Saturday, June 22, 2019

Dangerous Situation in the European Electric Power System Caused by "frozen" Measurements

Measurements of power flow (Watts in export or import) are very crucial for Load Frequency Controller … wrong (i.e., “frozen”!) measurements have caused almost a big blackout in Europe in January 2019.
What happened: the measurement of power of the lines between two transmission systems (Germany – Austria) were frozen when the export value of 723 MW from Germany to Austria was measured (which was a result of 34 GW wind power generation in Germany). Later the wind power generation decreased to 4 GW … and the measurement (as input to the controller) many hours later still used the input value of 723 MW !!! In such a meshed power network it is unlikely that such a value is constant …

Oops … something went absolutely wrong!

Report by exception (on a value change as used for the above measurement) is great … as long as there are changes figured out and reported. A frozen value does not cause a change and thus no new value will be reported … No receiver should expect that the export power is constant (723 MW) for days!! The sensors may have worked fine … but the software and communication failed … on both sides (sender and receiver). A receiver should not trust that the software and communication is working fine all time.
Here are some measures to monitor the communication (by the receiver) to figure out if the communication is OK:
  1. Ping (in case of TCP/IP) (if no response after some time: raise flag)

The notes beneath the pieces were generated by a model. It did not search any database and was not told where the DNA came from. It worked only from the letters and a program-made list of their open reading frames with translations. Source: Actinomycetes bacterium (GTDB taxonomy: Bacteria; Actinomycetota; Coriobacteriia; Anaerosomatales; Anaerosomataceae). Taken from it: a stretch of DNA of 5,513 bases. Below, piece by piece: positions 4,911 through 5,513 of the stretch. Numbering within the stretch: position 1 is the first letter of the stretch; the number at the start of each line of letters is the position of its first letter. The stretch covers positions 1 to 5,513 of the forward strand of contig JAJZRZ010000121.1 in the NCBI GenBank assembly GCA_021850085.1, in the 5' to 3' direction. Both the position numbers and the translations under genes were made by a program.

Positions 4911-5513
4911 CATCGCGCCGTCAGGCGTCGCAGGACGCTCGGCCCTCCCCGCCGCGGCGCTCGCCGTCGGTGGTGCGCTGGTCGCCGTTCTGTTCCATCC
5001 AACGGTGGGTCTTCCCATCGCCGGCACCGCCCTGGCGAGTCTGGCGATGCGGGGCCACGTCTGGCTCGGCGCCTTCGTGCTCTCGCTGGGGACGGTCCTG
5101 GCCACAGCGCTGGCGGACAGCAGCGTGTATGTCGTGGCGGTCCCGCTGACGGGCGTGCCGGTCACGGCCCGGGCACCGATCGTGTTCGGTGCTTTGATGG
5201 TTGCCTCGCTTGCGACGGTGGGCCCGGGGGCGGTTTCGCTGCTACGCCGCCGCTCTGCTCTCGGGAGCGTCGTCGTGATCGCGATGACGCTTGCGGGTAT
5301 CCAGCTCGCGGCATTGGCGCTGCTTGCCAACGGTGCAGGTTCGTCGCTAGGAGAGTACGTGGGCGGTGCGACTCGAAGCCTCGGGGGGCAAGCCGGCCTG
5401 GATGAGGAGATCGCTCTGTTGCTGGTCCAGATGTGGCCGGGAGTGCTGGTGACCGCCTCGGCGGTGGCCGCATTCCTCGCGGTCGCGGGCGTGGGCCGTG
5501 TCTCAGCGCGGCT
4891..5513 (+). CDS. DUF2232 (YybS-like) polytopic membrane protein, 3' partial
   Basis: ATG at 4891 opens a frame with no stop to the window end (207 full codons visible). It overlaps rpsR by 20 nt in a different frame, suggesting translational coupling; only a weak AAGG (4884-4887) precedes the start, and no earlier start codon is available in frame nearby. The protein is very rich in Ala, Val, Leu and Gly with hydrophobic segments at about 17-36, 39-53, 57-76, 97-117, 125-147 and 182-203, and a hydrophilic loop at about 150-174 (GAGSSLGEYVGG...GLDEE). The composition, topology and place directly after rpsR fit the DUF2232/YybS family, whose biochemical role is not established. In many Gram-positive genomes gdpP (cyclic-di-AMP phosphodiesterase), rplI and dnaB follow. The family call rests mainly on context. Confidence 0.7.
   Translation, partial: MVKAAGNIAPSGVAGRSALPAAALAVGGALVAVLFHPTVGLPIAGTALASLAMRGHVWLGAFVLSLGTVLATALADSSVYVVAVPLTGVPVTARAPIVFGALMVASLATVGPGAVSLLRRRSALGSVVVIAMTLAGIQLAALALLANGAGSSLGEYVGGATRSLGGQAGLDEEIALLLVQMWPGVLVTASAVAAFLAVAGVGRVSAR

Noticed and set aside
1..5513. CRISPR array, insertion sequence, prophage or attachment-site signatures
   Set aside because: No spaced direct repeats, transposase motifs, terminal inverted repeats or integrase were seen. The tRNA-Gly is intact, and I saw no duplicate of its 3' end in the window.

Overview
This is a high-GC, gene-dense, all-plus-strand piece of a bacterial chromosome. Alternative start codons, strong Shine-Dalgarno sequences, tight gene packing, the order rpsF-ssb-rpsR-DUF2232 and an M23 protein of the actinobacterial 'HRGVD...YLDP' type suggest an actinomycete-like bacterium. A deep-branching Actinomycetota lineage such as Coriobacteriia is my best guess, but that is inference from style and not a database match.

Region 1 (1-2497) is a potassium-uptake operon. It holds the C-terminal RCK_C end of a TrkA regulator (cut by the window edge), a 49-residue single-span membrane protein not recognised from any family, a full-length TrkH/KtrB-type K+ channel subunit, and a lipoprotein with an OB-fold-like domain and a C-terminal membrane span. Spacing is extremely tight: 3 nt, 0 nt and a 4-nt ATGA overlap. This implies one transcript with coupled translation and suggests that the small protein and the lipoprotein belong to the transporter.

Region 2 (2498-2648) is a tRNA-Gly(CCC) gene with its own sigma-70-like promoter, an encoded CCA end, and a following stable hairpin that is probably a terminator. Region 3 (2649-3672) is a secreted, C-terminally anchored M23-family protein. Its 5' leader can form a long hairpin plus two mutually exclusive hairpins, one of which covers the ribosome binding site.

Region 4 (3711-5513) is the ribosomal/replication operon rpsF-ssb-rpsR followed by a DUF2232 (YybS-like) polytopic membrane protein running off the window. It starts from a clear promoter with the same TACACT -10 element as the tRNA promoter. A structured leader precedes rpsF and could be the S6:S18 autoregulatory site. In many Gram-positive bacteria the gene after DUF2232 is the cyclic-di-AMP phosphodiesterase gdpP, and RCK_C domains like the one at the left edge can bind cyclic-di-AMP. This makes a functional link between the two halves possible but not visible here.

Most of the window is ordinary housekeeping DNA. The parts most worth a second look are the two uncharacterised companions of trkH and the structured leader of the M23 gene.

2. TCP Keep-alive (if no keep-alive message in t bigger keep-alive: raise flag)
  3. Polling by receiver (if no response after some time: raise flag)
  4. Periodic reporting (if no report in t greater period: raise flag)
  5. In case of no message received in a configured time period (in case of using IEC 61850 Reporting) the receiver should check if the report control block is enabled and is using the correct configuration values like trigger option, …
  6. Check if the sequence of received values are plausible
  7. Use redundant systems (comm, …)
Check out the official Entso-E report (with links to more details):

This reminds me on the Boeing 737 MAX disaster … maybe a programmer left the vendor of the load frequency controller and hired with Boeing … I am kidding.

How many programmer or people that configure power control systems and communication systems that lack experience with complex systems like a plane or a power system. Where are the “grey-hair” experts that would tell you in minutes how to … ? They may enjoy the beach with warm water and sun shine – relax and spend the pension for ...

It is not sufficient to have no ideas – one should also be unable to implement them.

I expect that more of these problems will hit the street once we have far more control, monitoring and communication in the smart(er) grids of medium and low voltage. Note that the problem in January 2019 occurred at transmission level!! … where more resources (higher budgets) are available (in the past).

Have a great weekend – with power.

Wednesday, June 12, 2019

The IEC 61850 Tissue Database is a Great Resource of Hints and Background Information

The IEC 61850 tissue database is a comprehensive resource of hints and background information that can help you to understand why a particular change or correction has been implemented:

Many tissues are posted that end up in the category "blue" (This is a question only). The discussion of the experts is often very helpful ... here you find answers that you may not get from the original published documents.
Example of discussion:

Enjoy the tissue database. As a registered user you can post tissues and see more details.

Many IEC 61850 Projects Under Progress

37 new parts and parts under revision are under progress as listed in the following table: